Breathing happens automatically, so why give it any attention? Actually there are at least 175 reasons why! That is because this is the number of neurons in the brain which link breathing to relaxation, attention, excitement and anxiety. Located deep in the brainstem, the pre-Bötzinger complex (or preBötC) can pick up on the differences in how you are breathing and report back to the rest of the brain just how you are feeling.
But it is not the science that makes breathing important, it is what this science tells us about how breathing influences how we feel emotionally and how we can use this science to influence our emotional state that matters.
In particular we focus on the link between the preBötC and another brainstem structure which affects arousal, called the locus coeruleus with this neural circuit causing us to be anxious when we breathe rapidly, and calm when we breathe slowly.
As the scientist Jack Feldman a professor of neurology at UCLA who initially discovered the preBötC himself said “It’s a tie between breathing itself and changes in emotional state and arousal”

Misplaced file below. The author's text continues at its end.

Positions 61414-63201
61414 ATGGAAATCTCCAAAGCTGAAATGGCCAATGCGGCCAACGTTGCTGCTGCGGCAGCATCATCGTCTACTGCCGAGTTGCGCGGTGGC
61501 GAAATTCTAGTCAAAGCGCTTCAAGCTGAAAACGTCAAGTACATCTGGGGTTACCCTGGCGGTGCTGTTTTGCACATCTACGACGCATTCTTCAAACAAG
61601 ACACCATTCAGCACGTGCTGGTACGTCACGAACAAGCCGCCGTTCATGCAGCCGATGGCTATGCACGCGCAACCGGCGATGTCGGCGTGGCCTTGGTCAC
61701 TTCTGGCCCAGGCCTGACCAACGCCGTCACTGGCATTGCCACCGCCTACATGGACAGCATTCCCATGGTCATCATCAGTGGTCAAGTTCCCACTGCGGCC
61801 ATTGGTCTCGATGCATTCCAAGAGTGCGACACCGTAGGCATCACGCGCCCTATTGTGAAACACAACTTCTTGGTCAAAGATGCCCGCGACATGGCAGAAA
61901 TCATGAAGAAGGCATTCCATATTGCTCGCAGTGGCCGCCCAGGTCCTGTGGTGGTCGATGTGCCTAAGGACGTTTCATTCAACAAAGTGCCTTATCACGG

Discovering this for yourself simply begin with an awareness of how rapidly you breathe, making yourself consciously aware and reflecting on where your breathe stops.
In todays fast pasted, stressed out world breathing often ends just after it begins with the body barely even expanding, but to really see and feel the difference try taking a deep breath in to the slow count of four. Can you feel just how this differs from your normal breath? Did you even make it to four?
Use this comparison to identify how your body generally feels, recognising just how different the sensations are when you breathe in slowly and deeply. Just sensing this difference helps you to recognise your own natural breathing pace, and the message it transmits to the rest of your body.